Like other religions, Environmentalism seeks to propagate their religion. It is their goal to spread these beliefs to others and thereby create a better world. One method is proselytizing to others through persuasion. This has been done on a wide scale through the public schools. Additionally, Environmentalist messages are frequently seen on television through commercials and even imbedded into television shows themselves. Radio advertising, internet advertising, and even roadside billboards have likewise been utilized. Their target has clearly been the next generation and, by most measurements, they have been successful in this endeavor. Environmentalist outreach messages have been so well coordinated, saturating, and commonplace that Christian missionaries and ministries would do well to take lessons from them.
Another method whereby Environmentalists seek to propagate themselves is through procreation. That’s right, the current generation of Environmentalists seeks to spread their religion by, literally, giving birth to the next generation of Environmentalists.
According to a recent survey by Decluttr, an online marketplace for selling unwanted tech items, nearly half of young Americans (ages 18-29) wouldn’t consider dating someone who didn’t recycle. A similar number said that a person using an excessive amount of single use plastic would be a deal breaker. These numbers are clearly a subset of a larger number, 69%, who said that man-made global warming is real and a threat to our planet. Additionally, it was found that almost 90% of millennials and Gen-Z’ers recycle on a regular basis. A sizable portion also choose to compost and shop zero plastic as well.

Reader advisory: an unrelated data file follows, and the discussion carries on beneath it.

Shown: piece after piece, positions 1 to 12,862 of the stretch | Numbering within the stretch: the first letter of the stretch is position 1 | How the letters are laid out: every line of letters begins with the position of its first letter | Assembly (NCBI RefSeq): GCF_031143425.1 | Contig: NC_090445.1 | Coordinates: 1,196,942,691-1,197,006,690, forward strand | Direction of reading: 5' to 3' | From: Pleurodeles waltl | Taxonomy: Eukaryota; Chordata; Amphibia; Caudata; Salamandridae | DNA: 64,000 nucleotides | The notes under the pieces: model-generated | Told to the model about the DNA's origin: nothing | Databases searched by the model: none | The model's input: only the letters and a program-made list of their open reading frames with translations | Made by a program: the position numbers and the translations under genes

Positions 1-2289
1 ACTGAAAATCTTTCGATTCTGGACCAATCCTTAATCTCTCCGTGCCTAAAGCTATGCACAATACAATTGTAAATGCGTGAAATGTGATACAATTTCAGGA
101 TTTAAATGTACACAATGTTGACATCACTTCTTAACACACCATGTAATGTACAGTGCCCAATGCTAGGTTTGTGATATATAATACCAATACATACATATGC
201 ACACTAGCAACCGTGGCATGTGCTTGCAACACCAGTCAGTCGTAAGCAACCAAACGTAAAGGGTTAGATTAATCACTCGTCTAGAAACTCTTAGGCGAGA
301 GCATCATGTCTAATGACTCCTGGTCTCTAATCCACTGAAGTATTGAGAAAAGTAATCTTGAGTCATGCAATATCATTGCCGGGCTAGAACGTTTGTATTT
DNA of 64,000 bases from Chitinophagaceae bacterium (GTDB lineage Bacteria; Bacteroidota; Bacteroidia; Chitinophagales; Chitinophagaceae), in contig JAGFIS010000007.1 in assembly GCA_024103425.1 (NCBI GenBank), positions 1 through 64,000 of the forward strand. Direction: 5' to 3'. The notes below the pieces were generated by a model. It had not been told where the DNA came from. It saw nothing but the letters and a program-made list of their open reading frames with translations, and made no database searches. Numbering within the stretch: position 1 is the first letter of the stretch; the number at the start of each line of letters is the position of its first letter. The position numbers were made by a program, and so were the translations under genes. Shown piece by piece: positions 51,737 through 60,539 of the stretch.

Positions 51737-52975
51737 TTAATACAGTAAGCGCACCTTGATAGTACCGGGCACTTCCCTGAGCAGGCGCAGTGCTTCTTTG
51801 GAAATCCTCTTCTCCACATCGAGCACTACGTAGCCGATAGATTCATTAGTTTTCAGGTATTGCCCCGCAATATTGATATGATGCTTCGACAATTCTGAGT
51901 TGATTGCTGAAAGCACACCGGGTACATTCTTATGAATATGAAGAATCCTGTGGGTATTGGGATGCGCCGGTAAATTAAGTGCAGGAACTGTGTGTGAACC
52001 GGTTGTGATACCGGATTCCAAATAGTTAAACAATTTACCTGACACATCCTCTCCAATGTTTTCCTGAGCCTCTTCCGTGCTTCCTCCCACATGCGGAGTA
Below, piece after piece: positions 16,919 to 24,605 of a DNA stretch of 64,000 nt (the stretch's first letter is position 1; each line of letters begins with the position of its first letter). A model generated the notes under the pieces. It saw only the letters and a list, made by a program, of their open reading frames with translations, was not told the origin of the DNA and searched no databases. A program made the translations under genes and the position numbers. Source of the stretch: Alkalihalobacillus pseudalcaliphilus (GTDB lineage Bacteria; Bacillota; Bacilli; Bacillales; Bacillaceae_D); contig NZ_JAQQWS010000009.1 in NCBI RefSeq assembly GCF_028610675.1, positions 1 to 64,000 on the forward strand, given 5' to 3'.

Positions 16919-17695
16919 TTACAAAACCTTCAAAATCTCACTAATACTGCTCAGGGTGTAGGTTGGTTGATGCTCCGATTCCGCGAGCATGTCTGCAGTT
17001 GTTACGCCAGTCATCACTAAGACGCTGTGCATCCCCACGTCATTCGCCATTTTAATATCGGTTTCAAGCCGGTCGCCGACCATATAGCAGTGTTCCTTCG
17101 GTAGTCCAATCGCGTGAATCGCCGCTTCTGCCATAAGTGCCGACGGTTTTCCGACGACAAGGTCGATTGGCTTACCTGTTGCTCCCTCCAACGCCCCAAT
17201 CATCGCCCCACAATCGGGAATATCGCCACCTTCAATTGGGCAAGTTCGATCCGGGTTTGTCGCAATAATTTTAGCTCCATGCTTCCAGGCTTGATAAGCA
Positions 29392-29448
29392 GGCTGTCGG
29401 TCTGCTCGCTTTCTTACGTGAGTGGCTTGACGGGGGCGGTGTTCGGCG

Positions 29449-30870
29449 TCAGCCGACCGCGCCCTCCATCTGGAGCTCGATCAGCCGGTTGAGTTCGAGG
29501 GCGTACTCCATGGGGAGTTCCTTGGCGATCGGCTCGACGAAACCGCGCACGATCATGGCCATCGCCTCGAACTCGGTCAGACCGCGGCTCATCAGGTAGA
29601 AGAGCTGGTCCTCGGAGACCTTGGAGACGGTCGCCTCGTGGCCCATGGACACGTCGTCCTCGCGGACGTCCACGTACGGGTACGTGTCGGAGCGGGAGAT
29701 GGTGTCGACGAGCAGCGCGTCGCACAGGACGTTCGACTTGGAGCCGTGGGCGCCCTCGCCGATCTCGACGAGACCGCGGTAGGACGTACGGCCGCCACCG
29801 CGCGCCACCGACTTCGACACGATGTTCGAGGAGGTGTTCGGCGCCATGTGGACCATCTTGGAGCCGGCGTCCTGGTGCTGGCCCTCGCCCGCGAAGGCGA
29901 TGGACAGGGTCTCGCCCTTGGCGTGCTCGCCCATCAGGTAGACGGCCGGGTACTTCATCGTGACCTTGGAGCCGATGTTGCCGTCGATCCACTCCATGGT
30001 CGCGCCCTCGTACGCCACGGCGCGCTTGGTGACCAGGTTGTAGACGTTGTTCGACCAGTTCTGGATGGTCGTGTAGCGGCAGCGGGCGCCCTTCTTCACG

While these numbers are interesting from the standpoint of generational differences, and what’s important among young Americans today, it is also interesting from the religious standpoint. Apparently, from these numbers, young Americans have been so thoroughly indoctrinated in Environmentalist beliefs that they won’t even consider a romantic partner who doesn’t share those beliefs. Compare this to a Muslim who tries to marry outside of the faith, or a Hindu, or, yes, even someone of an extreme Christian sect. The fact is, many won’t. And if they did, they would face judgement and even excommunication from their larger religious community. Presumably, for the Environmentalist, like those of the more traditional religions, this is for the reason of propagating, or giving birth to the next generation of those who will carry the religion forward.
None of this is wrong in and of itself. People are welcome (at least for now) to believe what they want to believe in America. This includes those who want to practice the new religion of Environmentalism. People in America are welcome to date and marry who they want. This includes those who practice Environmentalism. The problem comes in when we fail to recognize this religion for what it is. It is, for many people, a system of belief that answers what’s wrong with us and how we should fix it. It is a religion that they practice as devoutly as any Christian or Muslim or Buddhist practices theirs. The problem comes when they drape their beliefs in the guise of science and try to force said beliefs on others based on that pretense.